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A Times Editorial

Florida lawmakers aren't facing up the state's budget crisis

Refusing to acknowledge the obvious need for more revenue and a fairer state tax system, the Republican-led Florida Legislature is once again cobbling together a roughly $68 billion state budget with duct tape, bailing wire — and considerable help from the feds. The House and Senate spending plans, due for floor votes this week, mop up money earmarked for long-term uses to fill short-term needs. Lawmakers have no real vision for the future, when the federal stimulus money will be gone and the state's needs will be more critical than ever.

Republicans contend voters want the state to make do with existing resources. But what voters really want is a vision for building a better Florida — not a budget built on contradictions because legislators are too consumed with their political futures to tackle the state's funding crisis.

Consider:

• After spending weeks bashing Congress over the growing federal deficit, Senate Republicans were only too happy last week to embrace an additional $880 million in Medicaid stimulus money Congress is expected to approve .

• Both chambers are poised to pass millions in new tax breaks for businesses and yacht buyers while they struggle to find money for education and social services.

• At 12.2 percent, the state's unemployment rate is the highest in at least 40 years. Yet the House wants to raid $466 million from a road-building fund that could be used to stimulate the economy and create more jobs.

• The Senate, which quietly raised some staffers' pay last year after voting for a state employee pay cut, is now contemplating cuts to public libraries and requiring state employees to contribute to pension and health care plans.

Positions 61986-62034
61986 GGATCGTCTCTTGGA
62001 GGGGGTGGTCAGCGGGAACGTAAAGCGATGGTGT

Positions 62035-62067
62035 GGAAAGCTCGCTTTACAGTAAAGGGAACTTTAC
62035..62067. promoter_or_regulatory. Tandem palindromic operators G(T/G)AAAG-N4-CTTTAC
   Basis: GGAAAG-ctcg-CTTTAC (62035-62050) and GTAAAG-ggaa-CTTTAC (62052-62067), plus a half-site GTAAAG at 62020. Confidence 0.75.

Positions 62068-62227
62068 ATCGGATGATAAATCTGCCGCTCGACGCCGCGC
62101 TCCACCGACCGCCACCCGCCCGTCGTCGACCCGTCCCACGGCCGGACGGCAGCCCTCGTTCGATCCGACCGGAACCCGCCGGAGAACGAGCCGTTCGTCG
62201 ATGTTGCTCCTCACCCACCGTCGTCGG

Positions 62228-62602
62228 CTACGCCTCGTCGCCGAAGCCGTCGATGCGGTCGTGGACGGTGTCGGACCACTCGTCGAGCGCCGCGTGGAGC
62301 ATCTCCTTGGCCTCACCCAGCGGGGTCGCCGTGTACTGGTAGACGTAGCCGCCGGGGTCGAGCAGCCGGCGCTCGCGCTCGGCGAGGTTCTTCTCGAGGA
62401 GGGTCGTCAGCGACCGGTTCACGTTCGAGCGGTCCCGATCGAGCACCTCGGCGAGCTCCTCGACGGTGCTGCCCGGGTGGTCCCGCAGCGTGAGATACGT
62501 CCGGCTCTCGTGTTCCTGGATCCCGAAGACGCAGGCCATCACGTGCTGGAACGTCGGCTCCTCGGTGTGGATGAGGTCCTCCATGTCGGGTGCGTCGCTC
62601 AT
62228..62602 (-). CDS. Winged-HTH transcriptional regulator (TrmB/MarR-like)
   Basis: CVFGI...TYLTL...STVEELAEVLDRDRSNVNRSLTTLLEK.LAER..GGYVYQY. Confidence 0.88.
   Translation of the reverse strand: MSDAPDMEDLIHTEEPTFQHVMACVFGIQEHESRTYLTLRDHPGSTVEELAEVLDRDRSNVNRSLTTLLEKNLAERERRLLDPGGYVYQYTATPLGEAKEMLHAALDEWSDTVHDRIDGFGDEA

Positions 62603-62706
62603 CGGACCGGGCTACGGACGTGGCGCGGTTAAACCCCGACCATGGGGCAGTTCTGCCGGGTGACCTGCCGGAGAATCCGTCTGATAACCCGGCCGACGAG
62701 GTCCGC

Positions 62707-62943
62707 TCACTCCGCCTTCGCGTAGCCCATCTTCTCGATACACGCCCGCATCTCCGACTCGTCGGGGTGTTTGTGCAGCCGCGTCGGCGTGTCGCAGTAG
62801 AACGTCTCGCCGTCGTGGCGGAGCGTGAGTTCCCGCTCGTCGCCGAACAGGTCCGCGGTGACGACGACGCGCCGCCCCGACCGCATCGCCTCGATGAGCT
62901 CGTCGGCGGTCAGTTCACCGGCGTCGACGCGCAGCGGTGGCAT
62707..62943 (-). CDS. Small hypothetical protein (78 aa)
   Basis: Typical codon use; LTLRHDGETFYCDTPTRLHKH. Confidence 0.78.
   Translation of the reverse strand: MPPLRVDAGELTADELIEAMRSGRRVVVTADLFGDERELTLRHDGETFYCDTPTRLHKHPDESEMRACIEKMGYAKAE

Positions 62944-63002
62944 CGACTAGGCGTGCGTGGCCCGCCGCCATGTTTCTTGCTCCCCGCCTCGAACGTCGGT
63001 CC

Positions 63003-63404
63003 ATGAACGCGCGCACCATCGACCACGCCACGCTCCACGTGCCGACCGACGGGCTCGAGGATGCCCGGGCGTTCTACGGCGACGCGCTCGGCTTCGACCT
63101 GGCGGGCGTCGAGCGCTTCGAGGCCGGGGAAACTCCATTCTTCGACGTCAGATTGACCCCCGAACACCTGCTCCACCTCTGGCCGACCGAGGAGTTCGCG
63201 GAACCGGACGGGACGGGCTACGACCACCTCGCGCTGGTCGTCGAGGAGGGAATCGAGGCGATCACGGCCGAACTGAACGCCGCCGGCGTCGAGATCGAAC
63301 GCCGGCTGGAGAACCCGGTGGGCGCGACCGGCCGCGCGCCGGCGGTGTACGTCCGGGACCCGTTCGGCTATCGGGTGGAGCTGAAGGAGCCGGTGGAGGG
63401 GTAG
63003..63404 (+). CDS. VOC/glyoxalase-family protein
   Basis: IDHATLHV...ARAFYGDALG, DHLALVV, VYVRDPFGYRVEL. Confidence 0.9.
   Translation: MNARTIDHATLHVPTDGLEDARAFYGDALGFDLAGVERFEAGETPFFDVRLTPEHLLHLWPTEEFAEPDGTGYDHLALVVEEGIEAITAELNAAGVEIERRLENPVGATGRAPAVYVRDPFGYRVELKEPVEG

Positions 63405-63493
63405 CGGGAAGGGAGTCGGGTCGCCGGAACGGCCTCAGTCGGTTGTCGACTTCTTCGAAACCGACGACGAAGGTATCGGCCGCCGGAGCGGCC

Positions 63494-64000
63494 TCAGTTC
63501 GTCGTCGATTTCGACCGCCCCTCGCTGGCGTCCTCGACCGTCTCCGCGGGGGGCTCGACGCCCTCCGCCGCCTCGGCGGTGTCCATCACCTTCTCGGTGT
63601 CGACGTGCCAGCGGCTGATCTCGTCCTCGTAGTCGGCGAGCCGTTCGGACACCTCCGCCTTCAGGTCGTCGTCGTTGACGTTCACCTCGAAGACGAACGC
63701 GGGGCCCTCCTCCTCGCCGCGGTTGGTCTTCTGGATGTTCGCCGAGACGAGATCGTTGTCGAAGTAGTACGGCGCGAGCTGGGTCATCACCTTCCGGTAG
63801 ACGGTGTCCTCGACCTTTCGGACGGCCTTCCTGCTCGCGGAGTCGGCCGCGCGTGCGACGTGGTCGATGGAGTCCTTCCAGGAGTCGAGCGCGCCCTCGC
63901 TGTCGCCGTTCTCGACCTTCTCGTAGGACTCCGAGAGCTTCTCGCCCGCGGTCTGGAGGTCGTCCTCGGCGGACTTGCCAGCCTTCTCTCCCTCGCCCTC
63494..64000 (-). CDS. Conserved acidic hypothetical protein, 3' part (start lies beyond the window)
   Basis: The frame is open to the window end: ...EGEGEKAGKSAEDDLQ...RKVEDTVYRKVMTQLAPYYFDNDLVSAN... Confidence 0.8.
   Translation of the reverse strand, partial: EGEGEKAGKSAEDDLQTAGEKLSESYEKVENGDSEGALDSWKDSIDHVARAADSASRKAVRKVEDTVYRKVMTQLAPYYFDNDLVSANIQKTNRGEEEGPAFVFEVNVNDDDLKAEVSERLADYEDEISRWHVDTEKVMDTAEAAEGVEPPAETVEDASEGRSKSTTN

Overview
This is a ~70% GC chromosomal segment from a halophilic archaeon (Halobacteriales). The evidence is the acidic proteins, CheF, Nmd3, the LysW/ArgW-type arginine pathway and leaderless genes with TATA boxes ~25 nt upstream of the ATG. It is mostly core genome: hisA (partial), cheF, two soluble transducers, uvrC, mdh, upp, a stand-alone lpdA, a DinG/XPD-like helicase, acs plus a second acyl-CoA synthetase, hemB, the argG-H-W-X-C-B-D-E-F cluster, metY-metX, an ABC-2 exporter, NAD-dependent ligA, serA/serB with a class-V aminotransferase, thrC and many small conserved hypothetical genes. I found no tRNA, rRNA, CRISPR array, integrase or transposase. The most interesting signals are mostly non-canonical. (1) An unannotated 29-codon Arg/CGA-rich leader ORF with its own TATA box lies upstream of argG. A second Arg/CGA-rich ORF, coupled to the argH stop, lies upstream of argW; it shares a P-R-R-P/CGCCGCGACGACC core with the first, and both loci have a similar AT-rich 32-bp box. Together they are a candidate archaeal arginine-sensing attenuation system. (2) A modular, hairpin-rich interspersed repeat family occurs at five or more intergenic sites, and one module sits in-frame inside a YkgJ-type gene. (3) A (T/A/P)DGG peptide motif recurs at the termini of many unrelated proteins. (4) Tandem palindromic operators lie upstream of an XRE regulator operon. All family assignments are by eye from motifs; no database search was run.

• The House wants to turn the Lawton Chiles Endowment, established with tobacco settlement proceeds as a long-term way to fund child and health care programs, into nothing more than another checkbook that can be drained whenever the budget appears headed for a deficit.

And in what can only be considered election-year gimmicks, both chambers are ready to restore back-to-school sales tax holidays. The Senate also wants to rescind last year's higher fees for driver's licenses and auto tags, worsening the bottom line.

The lack of foresight now means 2011-12 will be even worse, after this year's more than $3 billion in federal stimulus funds are spent and Florida faces at least a $5 billion budget hole. No one, it appears, has a plan short of turning over the state's Medicaid system to HMOs, allowing offshore drilling or expanding gambling. All but ignored this session are ideas to make Florida's sales tax fairer — and increase revenue — by making it easier to collect sales tax on Internet sales, repealing some sales tax exemptions and closing other tax loopholes.

Only the possible compact with the Seminole Indian Tribe over expanded gambling offers a revenue bright spot. The deal, still in negotiation, could net a $430 million payment and another $150 million annually.

Lawmakers have proposed spending an additional $100 million more for higher education — which has been decimated in recent years by budget cuts. But that's barely a first installment in a grand plan to double higher education funding to $4 billion by 2015.

Republicans like to say they're building a budget for Florida to live within its means. They aren't. They're living on Uncle Sam's largesse and delaying for yet another year the real issue of how to pay for the services Floridians rely upon. That's not leadership.

Florida lawmakers aren't facing up the state's budget crisis 03/28/10 [Last modified: Friday, March 26, 2010 8:58pm]

    

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